These three reasons represent very different sentiments. Additionally, while they all have elements of truth to them, they are also all somewhat problematic. First, if the biggest concern about Mr. Trump is his electability, that is not an issue over which it is worth tearing the party apart. Clearly, at least on paper, Marco Rubio or John Kasich would be better general election candidates, but going to dramatic extremes to stop a very successful primary candidate simply because some feel he is not the most electable would damage the party a great deal, and could lead to the nomination of Ted Cruz, who also might end up winning a limited number of electoral votes against Hillary Clinton.
Concerns about Mr. Trump’s reaction to being endorsed by David Duke, his strong anti-Muslim rhetoric and his approach to immigrants that many find prejudiced towards Latinos appears to be more principled, but also should be examined more closely. While many Republicans who raise these concerns have a real opposition to racism, it remains true that view has not always been consistently applied within a party, that has long been accused of exploiting white racist sentiment and whose majority whip in the House of Representatives has described himself as “David Duke without the baggage.”
Liberals who are observing Mr. Trump’s campaign may be surprised to learn that many Republicans find him insufficiently conservative, but his positions on issues like the Iraq War, healthcare and Planned Parenthood strike hardline conservatives as inconsistent or, in the case of Iraq, simply in contrast to orthodox Republican views. Ironically, it is these very positions that might allow Mr. Trump to expand the Republican electorate and do better than expected in a general election.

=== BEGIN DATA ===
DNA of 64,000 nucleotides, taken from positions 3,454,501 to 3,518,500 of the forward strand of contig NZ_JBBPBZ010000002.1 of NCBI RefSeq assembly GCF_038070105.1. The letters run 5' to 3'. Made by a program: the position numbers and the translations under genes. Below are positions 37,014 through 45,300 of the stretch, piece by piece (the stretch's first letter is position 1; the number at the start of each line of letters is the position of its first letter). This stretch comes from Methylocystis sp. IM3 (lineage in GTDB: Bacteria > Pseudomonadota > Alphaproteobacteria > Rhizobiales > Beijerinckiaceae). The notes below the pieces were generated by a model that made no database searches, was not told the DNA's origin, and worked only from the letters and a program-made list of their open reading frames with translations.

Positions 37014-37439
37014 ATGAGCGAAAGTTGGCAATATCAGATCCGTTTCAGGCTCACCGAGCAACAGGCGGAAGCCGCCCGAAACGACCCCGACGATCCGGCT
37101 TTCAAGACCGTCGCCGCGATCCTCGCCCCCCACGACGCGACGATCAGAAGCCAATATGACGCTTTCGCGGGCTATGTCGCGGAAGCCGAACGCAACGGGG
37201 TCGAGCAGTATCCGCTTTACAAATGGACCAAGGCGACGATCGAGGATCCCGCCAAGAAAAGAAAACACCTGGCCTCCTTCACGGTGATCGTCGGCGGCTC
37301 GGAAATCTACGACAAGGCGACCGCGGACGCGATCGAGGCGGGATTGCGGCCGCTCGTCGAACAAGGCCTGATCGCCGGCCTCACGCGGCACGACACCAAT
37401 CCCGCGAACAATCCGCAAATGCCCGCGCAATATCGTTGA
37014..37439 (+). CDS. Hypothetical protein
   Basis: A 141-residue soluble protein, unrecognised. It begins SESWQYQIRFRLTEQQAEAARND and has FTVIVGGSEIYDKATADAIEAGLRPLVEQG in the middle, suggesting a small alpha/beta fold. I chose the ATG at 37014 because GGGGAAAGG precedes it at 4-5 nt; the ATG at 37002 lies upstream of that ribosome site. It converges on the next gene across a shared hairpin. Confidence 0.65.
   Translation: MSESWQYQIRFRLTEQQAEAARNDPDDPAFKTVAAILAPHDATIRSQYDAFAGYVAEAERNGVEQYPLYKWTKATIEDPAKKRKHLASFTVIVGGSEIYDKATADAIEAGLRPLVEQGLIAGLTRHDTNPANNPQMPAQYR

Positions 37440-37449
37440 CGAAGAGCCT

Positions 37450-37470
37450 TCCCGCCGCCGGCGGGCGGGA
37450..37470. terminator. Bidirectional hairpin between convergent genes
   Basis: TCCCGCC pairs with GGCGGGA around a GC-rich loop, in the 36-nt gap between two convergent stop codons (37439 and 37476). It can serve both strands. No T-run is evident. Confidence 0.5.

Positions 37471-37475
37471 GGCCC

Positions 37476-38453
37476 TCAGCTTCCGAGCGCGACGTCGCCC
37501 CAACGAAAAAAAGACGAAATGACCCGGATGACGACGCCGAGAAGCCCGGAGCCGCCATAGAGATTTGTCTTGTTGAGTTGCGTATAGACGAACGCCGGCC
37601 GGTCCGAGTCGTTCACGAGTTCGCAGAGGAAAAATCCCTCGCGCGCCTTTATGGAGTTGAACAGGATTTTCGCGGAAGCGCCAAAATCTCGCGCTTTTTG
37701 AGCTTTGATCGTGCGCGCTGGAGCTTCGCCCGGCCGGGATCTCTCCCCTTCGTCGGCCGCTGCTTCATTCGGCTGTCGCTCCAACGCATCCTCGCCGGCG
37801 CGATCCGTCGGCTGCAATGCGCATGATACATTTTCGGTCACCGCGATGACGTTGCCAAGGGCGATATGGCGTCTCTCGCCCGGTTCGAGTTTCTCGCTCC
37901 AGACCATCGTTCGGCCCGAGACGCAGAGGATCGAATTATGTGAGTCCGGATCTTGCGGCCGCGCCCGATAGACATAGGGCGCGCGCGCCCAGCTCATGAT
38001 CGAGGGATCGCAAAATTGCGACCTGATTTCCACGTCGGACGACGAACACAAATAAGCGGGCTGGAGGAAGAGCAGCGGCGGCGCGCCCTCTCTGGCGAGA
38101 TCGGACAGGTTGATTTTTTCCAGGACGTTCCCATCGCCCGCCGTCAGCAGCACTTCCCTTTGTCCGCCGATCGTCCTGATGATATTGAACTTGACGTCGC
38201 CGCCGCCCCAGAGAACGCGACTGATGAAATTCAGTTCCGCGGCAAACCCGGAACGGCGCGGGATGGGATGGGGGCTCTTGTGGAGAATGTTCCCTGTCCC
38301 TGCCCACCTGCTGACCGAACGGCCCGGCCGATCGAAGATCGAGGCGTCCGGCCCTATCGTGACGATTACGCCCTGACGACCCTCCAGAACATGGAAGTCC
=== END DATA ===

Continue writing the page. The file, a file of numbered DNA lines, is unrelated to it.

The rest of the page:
The internal confusion, perhaps even contradictions, driving the Stop Trump movement are mild compared to the complex logistics needed to actually stop Trump from winning the Republican nomination. Mr. Trump could be prevented from winning the nomination if another candidate somehow manages to win a majority of delegates, or, in a more likely scenario, if Mr. Trump is denied a majority of delegates needed to win the nomination forcing a brokered convention.